- Joseph Swan established the world’s first electric light bulb factory in Benwell in 1881. The factory supplied the lights for Mosley Street in Newcastle which was the first street in the UK to be lit by electric light
- John Buddle was a local mining engineer, who invented and developed the means of mining coal deeply and thereby began the industrial development of the area in the early 19th century. He is commemorated in "Buddle Road". He is buried in a family crypt in the graveyard of St James Church; for which he donated 3/4 acres for its building and was principal in having the church built. The crypt is constructed in a seam of coal, the very ore he dedicated his life to.
- Richard Scot, the son of John Scot, bounded 200 acres (0.81 km2) of land to make a deer park. This has been attributed as the origin of Scotswood
- Bill Steel, TV & Radio presenter, actor, broadcast journalist, lived in Benwell as a boy at 170 Atkinson Road with his parents & brother & sister
- Alan Hull, a musician, songwriter, and member of Lindisfarne, was born in Benwell.
- Robert Thomas Atkinson was a successful mining engineer who owned High Cross House, that once stood around the current area of Elswick Road and the corner's of Maria St., Caroline St. and St. John's Road. Hence the origin of "Atkinson Road". He was the nephew of John Buddle and took over many of his positions upon the death of Buddle. He too is buried in the family crypt at St James Church. He died only two years after the death of John Buddle. He had donated further land for the expansion of the church graveyard.
- The Reverend William Maughan was the first incumbent vicar of St James Church, he was the vicar from 1843 - 1877. He is buried in the church graveyard with his wife Mary. Mary was the wife of Robert Thomas Atkinson and upon his death married William.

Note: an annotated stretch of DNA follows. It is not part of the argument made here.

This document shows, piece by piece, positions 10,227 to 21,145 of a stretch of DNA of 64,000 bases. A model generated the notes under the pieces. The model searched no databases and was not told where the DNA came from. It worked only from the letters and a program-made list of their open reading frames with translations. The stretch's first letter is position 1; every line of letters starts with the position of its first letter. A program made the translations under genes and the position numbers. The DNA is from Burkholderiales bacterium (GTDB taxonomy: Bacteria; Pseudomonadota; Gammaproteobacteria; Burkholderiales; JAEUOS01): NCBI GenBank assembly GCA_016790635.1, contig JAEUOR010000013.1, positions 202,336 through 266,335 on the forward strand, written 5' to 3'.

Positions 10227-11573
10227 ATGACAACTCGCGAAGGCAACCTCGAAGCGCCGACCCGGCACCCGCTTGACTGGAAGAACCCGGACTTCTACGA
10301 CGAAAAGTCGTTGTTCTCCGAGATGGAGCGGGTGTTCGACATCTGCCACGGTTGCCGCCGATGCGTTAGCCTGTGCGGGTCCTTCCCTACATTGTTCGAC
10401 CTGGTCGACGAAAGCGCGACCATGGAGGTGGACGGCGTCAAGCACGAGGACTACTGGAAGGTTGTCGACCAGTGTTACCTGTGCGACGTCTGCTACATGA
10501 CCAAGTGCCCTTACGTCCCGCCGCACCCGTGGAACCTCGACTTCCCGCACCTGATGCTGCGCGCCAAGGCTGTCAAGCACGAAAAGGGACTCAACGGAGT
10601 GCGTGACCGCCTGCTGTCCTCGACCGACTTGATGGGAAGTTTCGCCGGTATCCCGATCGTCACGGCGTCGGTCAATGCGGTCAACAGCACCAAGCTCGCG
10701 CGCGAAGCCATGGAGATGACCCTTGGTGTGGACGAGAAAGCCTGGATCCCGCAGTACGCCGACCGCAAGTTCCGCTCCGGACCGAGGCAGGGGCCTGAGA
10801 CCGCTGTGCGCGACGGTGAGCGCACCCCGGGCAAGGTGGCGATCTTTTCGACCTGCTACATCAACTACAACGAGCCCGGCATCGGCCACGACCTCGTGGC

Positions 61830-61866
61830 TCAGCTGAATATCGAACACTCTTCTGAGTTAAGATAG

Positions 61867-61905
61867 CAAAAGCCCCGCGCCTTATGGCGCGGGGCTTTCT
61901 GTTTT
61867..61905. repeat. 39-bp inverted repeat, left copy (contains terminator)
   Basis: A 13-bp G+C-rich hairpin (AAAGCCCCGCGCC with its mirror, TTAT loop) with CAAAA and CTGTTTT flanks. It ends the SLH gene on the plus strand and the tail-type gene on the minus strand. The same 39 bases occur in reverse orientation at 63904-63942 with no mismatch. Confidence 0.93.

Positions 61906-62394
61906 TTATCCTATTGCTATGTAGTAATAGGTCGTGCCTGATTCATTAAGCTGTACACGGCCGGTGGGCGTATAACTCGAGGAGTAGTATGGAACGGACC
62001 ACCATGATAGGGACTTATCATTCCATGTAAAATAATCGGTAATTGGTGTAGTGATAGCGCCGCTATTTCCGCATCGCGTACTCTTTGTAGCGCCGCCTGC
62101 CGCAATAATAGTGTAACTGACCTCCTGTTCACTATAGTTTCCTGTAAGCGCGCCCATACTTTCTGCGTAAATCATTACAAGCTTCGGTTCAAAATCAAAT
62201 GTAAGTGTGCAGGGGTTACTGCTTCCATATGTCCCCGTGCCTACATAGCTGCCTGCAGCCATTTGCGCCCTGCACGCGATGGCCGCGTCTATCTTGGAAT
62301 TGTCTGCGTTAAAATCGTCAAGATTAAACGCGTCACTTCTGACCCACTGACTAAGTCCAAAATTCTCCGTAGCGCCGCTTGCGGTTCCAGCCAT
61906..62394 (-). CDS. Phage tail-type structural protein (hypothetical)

- William Surtees had Benwell Hall built. He was the brother of Bessie Surtees (made famous by her elopment with John Scott, 1st Earl of Eldon). The Hall was demolished in 1982.
- Vilyam Genrikhovich Fisher was born in Benwell in 1903 and lived at 142 Clara Street. Using the name Rudolf Abel he was arrested in New York in 1957 as a Soviet spy and was the person exchanged for Gary Powers, the pilot in the U2 bomber incident, in 1962.
- Historic England. "Monument No. 25041". PastScape. Retrieved 17 May 2011.
- The Baronies of Bolbec, Archaeologia Aeliana, 3, XXI, p. 146
- Philip Davis (2015-11-22). "Benwell Towers (The Gatehouse Record)". Gatehouse-gazetteer.info. Retrieved 2015-12-03.
- Durham Mining Museum. "Durham Mining Museum - Benwell Colliery". Dmm.org.uk. Retrieved 2015-12-03.
- "Benwell, Benwell Lane, The Mitre PH (Benwell Towers) | sitelines.newcastle.gov.uk". Twsitelines.info. Retrieved 2015-12-03.
- Martin Wainwright. "Byker Grove youth club to become an Islamic school | Television & radio". The Guardian. Retrieved 2015-12-03.
- Henderson, Tony. "Richard Grainger's tomb restoration wins design award". The Journal. Retrieved 2015-12-03.
- "A History of the World - Object : One of the First Electric Light Bulbs". BBC. 1970-01-01. Retrieved 2015-12-03.
- Butcher, Joanne. "Newcastle City Hall reveal plaque for Alan Hull". Chronicle Live. Retrieved 2015-12-03.
- "Benwell, Benwell Hall | sitelines.newcastle.gov.uk". Twsitelines.info. Retrieved 2015-12-03.